* Call for shareholder meeting intensifies takeover talk
* Invesco move follows resignation of longtime Rona CEO
* Invesco controls 10.16 pct of home improvement chain
* Lowe's withdrew proposed offer for Rona in September
* Rona shares rise 4.8 pct on Toronto Stock Exchange
(Adds comments from investor, Caisse)
By Allison Martell
Nov 14 Invesco Canada Ltd, one of the
largest investors in Rona Inc, called for the removal
of the company's board on Wednesday, reviving speculation that
the Canadian home improvement chain was ripe for a takeover bid.
Rona's stock rose nearly 5 percent after Invesco said it
would request a shareholder meeting for a vote on replacing the
current directors of the retailer and distributor.
The move could pit Invesco, with about 10.16 percent of
Rona's outstanding shares, against the company's current board,
a number of its independent dealers, and even the government in
its home province of Quebec.
U.S.-based rival Lowe's Cos Inc withdrew a C$1.8
billion ($1.8 billion) proposal to buy Rona in mid-September in
the face of stiff opposition.
But Rona's longtime chief executive, Robert Dutton, stepped
down on Friday following disappointing results, prompting
speculation that the company could be in play.
Norman Levine, managing director at Toronto investment firm
Portfolio Management Corp, said Invesco's move against the board
was long overdue.
"For the last five years they've had negative same-store
sales, profit has gone nowhere and the stock has sunk. There's
been nothing to be happy about as a shareholder of Rona, and yet
the board supported Robert Dutton all along," he said.
Levine, whose firm has a small stake in Rona, would like to
see a new board return to the table with Lowe's and negotiate a
"This is a deal that makes sense for both sides," he said.
"Lowe's needs Rona to extend across the country ... Rona needs a
new direction, needs somebody in there to help them, and Lowe's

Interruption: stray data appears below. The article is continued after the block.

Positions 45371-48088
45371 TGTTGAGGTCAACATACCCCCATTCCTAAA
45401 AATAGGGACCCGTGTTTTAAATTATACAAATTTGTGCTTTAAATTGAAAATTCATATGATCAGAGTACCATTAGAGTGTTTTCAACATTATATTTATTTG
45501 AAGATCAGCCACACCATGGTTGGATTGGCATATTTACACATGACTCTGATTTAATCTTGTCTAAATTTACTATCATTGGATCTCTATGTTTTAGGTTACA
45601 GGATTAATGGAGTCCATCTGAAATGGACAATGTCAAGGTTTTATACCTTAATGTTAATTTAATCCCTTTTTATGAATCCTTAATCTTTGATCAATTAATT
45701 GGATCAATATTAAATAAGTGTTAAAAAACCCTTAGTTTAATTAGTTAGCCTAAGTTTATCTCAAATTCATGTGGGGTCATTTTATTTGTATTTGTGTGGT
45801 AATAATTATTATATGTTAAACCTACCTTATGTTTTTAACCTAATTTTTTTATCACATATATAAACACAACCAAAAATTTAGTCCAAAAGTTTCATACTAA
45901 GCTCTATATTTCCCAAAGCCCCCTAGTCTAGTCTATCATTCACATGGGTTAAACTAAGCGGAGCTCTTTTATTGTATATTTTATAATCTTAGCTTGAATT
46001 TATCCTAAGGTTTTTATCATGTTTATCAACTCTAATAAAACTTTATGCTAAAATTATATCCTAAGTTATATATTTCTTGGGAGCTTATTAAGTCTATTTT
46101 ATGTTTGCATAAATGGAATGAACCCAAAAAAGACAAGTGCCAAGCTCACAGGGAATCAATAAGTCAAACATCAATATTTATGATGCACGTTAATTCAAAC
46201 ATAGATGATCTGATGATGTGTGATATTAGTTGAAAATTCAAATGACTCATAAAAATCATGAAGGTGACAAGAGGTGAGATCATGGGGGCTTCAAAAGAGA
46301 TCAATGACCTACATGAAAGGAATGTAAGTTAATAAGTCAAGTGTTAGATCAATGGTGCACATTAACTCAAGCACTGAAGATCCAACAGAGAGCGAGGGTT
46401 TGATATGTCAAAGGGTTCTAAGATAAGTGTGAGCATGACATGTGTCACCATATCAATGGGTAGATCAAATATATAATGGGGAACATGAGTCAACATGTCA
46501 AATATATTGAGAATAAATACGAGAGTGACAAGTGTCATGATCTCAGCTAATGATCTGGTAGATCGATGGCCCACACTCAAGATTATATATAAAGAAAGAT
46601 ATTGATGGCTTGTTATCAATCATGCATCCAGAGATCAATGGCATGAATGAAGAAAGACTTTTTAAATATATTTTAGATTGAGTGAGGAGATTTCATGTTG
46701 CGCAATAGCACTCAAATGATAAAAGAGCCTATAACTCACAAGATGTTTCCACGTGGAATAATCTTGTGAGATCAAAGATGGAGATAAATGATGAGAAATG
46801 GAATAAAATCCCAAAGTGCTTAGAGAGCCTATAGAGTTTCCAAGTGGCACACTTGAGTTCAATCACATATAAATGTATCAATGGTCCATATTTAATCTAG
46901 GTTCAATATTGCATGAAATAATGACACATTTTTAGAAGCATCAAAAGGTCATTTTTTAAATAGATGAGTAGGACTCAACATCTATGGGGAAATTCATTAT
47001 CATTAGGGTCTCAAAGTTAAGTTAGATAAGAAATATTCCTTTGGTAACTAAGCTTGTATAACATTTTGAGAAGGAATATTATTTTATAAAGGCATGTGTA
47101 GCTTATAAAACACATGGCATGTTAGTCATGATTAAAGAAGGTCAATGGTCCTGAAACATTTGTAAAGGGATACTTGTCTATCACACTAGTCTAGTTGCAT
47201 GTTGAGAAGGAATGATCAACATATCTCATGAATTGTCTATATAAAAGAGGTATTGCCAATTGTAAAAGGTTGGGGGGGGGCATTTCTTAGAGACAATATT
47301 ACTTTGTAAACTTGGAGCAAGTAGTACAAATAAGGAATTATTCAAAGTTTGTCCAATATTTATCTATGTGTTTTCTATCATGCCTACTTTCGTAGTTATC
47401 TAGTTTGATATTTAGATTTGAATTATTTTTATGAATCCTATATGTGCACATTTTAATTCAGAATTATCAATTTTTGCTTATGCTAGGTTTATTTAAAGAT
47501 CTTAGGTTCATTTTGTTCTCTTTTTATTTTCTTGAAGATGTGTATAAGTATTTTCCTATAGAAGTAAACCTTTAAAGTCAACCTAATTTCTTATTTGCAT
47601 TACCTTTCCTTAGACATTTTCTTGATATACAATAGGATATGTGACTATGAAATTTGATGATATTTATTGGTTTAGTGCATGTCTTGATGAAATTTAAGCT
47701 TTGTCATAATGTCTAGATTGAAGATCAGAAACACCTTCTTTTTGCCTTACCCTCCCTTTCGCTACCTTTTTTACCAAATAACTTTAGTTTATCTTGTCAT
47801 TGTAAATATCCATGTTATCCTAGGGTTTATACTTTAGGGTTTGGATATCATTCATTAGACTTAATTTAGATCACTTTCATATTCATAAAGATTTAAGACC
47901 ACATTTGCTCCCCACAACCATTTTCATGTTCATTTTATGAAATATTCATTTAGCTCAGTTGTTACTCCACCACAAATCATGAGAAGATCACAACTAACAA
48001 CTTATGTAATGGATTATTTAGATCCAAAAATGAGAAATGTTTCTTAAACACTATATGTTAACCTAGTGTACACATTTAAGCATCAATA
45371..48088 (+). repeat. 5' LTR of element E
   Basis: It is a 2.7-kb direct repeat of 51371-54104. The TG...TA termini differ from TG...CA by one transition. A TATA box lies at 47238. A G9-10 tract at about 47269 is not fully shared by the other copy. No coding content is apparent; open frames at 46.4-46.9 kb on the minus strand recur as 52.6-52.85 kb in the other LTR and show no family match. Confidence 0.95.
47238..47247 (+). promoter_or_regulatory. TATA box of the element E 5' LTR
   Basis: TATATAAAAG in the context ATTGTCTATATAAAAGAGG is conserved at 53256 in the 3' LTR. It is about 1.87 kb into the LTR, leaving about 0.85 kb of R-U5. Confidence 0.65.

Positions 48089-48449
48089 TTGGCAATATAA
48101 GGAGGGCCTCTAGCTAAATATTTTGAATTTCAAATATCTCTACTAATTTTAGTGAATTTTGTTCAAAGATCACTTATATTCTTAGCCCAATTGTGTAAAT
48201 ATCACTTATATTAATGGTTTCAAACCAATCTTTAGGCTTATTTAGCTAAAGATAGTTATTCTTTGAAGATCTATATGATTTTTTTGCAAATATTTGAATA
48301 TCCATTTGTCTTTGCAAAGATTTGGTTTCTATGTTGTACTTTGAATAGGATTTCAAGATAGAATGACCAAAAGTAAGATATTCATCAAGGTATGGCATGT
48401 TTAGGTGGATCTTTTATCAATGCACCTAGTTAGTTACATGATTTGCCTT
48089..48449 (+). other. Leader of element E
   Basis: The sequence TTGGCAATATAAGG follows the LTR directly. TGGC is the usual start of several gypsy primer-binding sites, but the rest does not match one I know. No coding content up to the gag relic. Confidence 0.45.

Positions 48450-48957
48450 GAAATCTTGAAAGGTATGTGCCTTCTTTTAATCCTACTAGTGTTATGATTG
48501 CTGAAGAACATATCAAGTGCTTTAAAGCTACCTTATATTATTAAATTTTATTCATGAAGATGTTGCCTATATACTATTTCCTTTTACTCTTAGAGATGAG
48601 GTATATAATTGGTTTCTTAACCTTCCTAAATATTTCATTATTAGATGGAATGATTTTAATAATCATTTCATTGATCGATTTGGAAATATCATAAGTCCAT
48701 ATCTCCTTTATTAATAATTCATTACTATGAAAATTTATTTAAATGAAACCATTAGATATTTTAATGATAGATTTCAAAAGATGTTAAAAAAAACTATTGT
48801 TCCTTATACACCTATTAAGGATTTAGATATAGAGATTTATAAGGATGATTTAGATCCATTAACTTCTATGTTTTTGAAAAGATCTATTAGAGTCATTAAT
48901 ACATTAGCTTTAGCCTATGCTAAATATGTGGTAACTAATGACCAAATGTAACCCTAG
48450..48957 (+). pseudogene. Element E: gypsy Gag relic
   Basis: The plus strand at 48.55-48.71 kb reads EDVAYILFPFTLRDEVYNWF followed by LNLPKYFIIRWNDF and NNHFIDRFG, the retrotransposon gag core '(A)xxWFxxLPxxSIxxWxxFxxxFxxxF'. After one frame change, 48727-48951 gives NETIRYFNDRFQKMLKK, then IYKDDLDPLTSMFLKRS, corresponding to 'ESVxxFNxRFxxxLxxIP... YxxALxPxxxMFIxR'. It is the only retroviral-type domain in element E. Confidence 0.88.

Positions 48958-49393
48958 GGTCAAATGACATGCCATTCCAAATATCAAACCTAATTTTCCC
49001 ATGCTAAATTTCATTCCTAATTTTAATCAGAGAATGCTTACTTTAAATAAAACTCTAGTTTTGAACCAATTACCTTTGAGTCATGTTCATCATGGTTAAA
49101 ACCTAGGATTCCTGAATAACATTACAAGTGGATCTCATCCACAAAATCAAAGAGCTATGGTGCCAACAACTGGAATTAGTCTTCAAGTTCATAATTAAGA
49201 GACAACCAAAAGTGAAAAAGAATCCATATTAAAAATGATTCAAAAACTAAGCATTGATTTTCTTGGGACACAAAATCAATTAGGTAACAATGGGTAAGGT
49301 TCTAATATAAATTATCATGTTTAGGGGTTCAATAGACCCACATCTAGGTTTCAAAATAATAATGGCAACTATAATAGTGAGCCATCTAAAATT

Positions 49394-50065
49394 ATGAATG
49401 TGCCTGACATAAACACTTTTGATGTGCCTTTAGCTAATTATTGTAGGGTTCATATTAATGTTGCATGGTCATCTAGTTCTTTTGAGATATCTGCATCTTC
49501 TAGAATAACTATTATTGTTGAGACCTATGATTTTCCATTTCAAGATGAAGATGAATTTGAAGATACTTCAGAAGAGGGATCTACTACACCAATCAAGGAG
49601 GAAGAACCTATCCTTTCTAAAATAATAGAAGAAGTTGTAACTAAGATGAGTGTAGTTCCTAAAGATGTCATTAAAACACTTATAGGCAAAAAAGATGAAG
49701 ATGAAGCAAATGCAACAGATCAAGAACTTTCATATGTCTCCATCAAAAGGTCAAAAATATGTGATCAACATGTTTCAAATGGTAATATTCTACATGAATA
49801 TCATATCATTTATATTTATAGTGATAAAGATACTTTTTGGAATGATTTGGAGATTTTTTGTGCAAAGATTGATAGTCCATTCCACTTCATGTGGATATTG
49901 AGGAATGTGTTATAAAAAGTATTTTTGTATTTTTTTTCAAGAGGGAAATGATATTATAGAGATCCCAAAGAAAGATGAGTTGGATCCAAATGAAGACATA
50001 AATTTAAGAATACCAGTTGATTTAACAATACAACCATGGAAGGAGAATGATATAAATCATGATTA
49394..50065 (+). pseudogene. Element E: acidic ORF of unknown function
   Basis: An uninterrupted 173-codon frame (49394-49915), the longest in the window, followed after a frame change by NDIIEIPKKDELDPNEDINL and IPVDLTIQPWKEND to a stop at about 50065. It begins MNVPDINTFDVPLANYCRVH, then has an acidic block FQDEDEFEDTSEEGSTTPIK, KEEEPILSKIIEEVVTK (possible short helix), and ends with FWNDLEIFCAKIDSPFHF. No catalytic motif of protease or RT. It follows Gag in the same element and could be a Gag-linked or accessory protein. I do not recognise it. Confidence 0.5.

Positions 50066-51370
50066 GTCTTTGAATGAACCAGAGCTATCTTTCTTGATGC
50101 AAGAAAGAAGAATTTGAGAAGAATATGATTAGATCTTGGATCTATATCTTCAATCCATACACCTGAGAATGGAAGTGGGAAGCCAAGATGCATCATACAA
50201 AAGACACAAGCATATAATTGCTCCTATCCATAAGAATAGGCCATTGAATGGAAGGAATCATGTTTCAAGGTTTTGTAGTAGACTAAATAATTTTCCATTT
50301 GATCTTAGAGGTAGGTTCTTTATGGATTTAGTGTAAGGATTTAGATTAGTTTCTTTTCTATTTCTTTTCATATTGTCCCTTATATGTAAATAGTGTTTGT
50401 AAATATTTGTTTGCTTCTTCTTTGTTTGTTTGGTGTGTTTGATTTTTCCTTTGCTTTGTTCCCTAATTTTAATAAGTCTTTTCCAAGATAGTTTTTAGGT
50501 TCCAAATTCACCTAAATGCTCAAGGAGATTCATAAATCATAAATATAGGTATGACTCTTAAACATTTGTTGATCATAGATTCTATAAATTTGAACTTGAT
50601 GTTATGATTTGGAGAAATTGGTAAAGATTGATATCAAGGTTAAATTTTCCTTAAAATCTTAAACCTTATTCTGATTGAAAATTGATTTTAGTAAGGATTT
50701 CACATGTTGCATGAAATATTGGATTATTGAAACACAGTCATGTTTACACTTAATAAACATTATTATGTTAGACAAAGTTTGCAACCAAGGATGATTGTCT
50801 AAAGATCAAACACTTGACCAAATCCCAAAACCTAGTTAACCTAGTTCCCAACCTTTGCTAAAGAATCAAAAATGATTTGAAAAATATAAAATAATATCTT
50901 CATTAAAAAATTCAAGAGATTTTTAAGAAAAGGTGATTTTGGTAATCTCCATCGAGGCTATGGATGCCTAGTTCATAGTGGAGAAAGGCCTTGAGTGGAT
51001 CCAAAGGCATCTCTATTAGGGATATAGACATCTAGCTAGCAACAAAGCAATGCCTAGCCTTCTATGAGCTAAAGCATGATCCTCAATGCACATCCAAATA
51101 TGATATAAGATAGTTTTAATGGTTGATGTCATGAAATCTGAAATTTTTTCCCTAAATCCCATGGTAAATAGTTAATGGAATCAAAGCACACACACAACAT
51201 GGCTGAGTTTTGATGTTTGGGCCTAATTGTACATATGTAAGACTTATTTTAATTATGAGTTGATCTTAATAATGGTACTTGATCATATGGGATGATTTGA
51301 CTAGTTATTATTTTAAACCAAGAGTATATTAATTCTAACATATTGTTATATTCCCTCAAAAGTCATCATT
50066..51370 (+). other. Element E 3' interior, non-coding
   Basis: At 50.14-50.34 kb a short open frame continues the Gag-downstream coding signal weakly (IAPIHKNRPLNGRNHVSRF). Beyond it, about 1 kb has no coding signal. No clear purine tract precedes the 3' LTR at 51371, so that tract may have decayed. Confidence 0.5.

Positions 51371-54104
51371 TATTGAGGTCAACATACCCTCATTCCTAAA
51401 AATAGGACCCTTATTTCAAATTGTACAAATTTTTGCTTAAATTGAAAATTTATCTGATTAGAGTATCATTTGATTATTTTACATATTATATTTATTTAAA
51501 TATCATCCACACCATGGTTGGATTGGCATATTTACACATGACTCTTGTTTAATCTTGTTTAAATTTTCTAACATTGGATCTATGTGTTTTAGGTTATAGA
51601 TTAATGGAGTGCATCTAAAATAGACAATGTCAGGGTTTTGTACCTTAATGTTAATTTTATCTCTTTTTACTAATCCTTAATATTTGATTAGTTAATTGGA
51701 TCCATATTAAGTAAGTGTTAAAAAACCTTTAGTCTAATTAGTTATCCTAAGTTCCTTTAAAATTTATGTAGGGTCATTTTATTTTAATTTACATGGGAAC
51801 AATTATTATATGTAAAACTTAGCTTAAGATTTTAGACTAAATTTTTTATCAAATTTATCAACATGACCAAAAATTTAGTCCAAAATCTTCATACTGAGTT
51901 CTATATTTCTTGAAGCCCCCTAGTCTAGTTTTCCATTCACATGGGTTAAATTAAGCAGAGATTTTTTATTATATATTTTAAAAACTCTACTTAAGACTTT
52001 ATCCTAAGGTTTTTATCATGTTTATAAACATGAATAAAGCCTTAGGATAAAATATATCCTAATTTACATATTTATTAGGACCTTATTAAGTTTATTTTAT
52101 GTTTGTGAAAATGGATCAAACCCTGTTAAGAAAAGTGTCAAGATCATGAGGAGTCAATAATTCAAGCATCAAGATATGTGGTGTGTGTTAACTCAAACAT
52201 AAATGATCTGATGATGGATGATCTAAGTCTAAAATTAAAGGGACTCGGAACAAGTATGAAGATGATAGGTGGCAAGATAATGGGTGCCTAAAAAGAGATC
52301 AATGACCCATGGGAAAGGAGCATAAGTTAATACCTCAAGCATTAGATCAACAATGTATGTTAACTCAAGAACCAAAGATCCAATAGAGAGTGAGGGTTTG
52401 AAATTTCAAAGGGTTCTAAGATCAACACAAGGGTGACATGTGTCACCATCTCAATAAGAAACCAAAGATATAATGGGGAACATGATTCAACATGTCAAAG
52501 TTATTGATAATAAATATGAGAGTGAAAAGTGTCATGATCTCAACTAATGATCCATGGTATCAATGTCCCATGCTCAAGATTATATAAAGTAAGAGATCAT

can provide that expertise."
Canaccord Genuity analyst Derek Dley said he was not
surprised by Invesco's announcement, given how much has changed
over the course of a week.
"It's interesting - it's going to fuel increased speculation
that there may be a transaction down the road," he said.
On Wednesday morning, Boucherville, Quebec-based Rona had no
Rona was much discussed during Quebec's autumn provincial
election, with both the incumbent Liberal Party and the eventual
winner, the Parti Quebecois, opposed to a takeover.
Rona's biggest shareholder is Quebec pension fund Caisse de
dépôt et placement du Québec, which controls just over 15
percent of the firm, according to Thomson Reuters data. One key
question is how the fund would respond to a bid for Rona.
Spokesman Maxime Chagnon said the Caisse never discusses its
investment strategy in advance, and he had no specific comment
on Invesco, but he did speak generally about the company.
"We recognize Mr. Dutton's work, his contribution to Rona
over the last 35 years, and we fully respect the decision, but
now ... we believe Rona must look to the future and focus all of
its energy on improving performance," he said.
"The results announced last week reinforced the importance
of Rona improving performance."
Rona's acting chief executive, Dominique Boies, joined Rona
in 2011 after five years with the Caisse.
The fund, which has a dual mandate of managing the Quebec
pension plan and contributing to economic development, boosted
its stake in Rona after Lowe's made its proposal.
In September, Quebec's new premier, Pauline Marois, said the
Caisse's mandate should be strengthened to keep corporate
headquarters in Quebec hands.
The company was founded in Quebec in 1939 by independent
hardware stores keen to ditch their powerful wholesalers, and
about half of its 30,000 employees are in the mainly
Rona supplies almost 1,500 outlets in Canada, including
about 240 corporate stores and more than 500 dealers and
Michael Allen, whose family owns a 57,000-square-foot Rona
store in Vancouver, British Columbia, said he still supports the
company's board. In August, Allen helped organize a group of
Rona dealers that criticized the Lowe's proposal.
"It's all a bit of a shock," he said of Dutton's departure.
"I respected Robert Dutton very much."
Allen and other independent dealers own about 10 percent of
Rona's stock, and if they are unhappy with the company's
direction, they can take their business elsewhere. Allen said it
would depend on the situation.
"I would stay with Rona as long as Rona wants us as
partners, and holds up their end of the bargain," he said.
Allen, whose growing, profitable outlet clears about C$10
million in sales each year, said he would prefer to remain part
of a Canadian distribution network.
Shares of Rona were up 4.8 percent at C$11.51 on the Toronto
(Additional reporting by Olivia Oran in New York; Editing by
Lisa Von Ahn, Marguerita Choy, Peter Galloway, Gary Hill)